“The message continues to berate unvaccinated people and almost bully unvaccinated people,” said Dr. Bright, who led a federal biomedical agency during the Trump administration but quit the government after being demoted for complaining about political interference in science. “There are so many reasons people are unvaccinated; it’s not just because they follow Trump.”
The authors say the administration needs to look past Omicron and acknowledge that it may not mark the end of the pandemic — and to plan for a future that they concede is unknowable. They also make clear that the current rate of Covid hospitalizations and deaths, an average of more than 1,300 lives lost each day in the United States, is unacceptably high.
In the three articles — one proposing a new national plan, the others suggesting improvements to testing, surveillance, vaccines and therapeutics — the authors also make more specific suggestions.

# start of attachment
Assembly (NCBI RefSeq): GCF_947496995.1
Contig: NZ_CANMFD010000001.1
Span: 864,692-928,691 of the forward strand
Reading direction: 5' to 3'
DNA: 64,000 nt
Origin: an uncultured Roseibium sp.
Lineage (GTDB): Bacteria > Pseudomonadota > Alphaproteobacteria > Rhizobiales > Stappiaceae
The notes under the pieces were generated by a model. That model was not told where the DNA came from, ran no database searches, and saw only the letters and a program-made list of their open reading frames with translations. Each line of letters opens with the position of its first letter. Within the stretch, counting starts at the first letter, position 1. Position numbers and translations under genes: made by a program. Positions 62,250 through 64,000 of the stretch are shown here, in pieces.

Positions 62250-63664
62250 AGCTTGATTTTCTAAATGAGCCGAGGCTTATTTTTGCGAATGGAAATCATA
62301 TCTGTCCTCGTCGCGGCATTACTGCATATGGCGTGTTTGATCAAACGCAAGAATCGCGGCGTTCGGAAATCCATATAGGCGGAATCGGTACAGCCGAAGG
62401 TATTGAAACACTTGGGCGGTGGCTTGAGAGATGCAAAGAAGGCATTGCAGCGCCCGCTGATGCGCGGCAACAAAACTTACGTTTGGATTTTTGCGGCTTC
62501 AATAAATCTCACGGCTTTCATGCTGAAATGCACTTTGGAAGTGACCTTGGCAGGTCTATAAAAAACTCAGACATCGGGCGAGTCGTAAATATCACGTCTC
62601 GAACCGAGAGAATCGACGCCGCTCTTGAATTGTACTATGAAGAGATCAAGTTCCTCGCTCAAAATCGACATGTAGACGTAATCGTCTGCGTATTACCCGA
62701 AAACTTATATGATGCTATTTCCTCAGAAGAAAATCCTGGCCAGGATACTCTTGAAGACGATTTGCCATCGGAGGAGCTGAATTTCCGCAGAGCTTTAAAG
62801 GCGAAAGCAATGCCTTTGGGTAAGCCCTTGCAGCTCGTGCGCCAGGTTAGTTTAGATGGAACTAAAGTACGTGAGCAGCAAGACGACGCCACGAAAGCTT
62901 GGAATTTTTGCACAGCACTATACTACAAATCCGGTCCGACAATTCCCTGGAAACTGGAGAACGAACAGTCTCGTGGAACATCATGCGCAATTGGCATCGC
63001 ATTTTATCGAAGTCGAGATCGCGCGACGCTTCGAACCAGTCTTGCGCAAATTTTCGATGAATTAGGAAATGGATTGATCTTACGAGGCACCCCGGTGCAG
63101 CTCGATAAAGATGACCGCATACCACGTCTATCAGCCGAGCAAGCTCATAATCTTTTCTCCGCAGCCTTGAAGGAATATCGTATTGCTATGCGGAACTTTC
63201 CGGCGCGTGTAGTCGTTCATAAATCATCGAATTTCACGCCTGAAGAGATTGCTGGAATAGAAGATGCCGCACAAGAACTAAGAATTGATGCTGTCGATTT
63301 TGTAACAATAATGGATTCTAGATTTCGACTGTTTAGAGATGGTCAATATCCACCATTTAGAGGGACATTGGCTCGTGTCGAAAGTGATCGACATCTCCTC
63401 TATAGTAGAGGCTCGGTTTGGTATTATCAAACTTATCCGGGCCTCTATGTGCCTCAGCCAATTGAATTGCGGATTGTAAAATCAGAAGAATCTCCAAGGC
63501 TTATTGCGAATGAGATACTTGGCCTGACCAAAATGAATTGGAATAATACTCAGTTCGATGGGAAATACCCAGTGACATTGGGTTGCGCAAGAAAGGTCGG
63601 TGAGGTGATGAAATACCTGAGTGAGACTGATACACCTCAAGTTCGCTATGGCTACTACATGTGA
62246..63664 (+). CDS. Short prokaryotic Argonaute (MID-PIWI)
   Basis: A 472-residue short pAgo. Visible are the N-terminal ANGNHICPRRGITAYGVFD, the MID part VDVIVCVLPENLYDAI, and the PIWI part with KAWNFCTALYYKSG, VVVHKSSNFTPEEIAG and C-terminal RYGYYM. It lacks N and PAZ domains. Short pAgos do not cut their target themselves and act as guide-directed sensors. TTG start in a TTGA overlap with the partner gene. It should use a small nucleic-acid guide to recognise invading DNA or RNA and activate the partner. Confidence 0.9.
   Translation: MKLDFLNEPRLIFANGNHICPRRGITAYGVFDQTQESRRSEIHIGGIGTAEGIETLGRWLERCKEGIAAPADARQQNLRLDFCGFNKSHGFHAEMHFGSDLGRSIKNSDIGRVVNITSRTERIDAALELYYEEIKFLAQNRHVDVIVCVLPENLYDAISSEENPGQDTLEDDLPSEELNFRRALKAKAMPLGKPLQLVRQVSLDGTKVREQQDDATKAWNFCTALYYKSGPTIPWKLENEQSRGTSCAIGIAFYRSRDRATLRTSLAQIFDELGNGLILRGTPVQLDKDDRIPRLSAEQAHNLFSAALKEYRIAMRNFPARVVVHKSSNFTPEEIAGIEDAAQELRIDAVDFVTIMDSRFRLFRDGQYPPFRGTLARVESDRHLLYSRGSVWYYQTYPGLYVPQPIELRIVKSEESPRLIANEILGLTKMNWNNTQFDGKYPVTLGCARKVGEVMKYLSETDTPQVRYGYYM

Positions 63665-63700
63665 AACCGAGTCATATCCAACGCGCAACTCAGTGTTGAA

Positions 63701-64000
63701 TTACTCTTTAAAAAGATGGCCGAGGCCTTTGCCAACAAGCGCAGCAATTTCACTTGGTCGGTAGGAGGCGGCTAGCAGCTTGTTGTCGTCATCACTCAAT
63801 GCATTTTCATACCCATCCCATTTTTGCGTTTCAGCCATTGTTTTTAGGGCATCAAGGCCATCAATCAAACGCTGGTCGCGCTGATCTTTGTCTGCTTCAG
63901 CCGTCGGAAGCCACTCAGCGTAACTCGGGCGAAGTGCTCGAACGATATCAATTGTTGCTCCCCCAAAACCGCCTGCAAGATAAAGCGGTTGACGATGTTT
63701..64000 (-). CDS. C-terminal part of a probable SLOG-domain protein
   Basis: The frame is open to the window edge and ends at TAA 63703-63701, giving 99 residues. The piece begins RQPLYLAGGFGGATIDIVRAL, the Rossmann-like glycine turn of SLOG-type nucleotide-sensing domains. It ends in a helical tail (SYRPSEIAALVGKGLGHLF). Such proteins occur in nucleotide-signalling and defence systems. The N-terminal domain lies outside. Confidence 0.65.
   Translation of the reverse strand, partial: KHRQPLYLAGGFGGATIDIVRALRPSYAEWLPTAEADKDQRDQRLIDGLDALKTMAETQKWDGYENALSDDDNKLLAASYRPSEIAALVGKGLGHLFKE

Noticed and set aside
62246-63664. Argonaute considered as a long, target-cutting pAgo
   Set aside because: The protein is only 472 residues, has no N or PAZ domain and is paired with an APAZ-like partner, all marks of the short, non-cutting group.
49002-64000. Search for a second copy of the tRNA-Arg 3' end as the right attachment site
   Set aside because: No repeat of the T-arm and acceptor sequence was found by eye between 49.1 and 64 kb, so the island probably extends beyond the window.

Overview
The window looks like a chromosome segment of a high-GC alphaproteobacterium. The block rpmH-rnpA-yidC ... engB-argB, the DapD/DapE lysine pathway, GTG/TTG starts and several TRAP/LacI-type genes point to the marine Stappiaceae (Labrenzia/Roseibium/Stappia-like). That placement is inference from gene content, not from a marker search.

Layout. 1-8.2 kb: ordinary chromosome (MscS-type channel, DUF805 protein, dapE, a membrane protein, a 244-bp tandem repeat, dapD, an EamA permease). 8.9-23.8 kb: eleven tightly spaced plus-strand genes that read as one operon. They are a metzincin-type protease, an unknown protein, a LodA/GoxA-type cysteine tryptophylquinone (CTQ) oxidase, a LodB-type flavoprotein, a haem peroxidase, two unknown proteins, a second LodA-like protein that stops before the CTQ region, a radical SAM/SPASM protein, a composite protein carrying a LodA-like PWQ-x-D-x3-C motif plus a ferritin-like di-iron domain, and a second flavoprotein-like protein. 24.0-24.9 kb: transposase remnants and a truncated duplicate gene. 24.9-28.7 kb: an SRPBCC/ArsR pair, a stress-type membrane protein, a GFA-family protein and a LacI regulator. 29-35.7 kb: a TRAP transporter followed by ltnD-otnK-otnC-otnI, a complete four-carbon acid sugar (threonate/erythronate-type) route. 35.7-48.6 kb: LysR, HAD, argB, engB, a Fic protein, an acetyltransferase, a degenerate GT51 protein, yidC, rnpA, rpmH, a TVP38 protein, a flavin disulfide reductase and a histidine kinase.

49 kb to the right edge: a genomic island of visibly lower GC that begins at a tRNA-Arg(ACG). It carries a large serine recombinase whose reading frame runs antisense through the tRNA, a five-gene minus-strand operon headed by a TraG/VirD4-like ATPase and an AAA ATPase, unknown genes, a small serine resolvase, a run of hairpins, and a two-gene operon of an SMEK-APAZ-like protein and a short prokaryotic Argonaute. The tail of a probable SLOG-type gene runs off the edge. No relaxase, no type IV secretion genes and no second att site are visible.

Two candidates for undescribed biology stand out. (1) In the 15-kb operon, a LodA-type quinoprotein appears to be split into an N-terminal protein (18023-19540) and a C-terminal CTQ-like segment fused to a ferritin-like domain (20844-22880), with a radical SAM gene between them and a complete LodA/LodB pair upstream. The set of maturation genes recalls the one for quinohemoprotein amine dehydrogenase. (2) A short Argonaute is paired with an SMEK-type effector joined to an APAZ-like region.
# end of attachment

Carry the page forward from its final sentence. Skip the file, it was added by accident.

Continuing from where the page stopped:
They call for next-generation Covid vaccines that would target new variants or perhaps take new forms, like nasal sprays or skin patches, that would be easier to distribute; for a “universal coronavirus vaccine” that would combat all known coronaviruses; and for major upgrades to public health infrastructure. And while they said the president’s pledge to buy 500 million rapid coronavirus tests and distribute them free was “an important step,” they wrote that “many more are needed.”
The authors also said that vaccine mandates should be imposed more broadly, including for schoolchildren, and that N95 masks should be made free and readily available to all Americans, as should oral treatments for Covid. (Mr. Biden has imposed several vaccine mandates on workers, but they are tied up in court.)